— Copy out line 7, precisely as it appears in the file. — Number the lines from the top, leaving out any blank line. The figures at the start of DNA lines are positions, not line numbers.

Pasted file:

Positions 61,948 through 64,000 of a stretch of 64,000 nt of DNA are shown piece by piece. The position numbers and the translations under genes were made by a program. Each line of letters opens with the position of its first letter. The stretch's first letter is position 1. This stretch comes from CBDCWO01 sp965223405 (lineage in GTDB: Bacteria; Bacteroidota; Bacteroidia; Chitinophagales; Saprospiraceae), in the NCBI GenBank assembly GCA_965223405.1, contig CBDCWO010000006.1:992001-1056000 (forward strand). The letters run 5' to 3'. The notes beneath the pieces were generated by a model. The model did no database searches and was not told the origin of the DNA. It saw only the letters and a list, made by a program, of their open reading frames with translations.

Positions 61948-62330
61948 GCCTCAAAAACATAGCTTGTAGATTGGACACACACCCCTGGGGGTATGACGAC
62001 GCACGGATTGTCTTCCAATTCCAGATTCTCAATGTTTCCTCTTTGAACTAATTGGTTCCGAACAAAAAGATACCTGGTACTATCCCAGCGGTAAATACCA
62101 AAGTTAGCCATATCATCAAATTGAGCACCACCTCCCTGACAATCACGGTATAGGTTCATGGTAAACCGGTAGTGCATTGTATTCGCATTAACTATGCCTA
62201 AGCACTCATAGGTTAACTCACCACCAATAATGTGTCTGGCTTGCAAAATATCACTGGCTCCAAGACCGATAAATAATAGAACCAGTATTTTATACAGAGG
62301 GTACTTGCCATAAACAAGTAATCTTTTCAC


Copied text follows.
62301 GTACTTGCCATAAACAAGTAATCTTTTCAC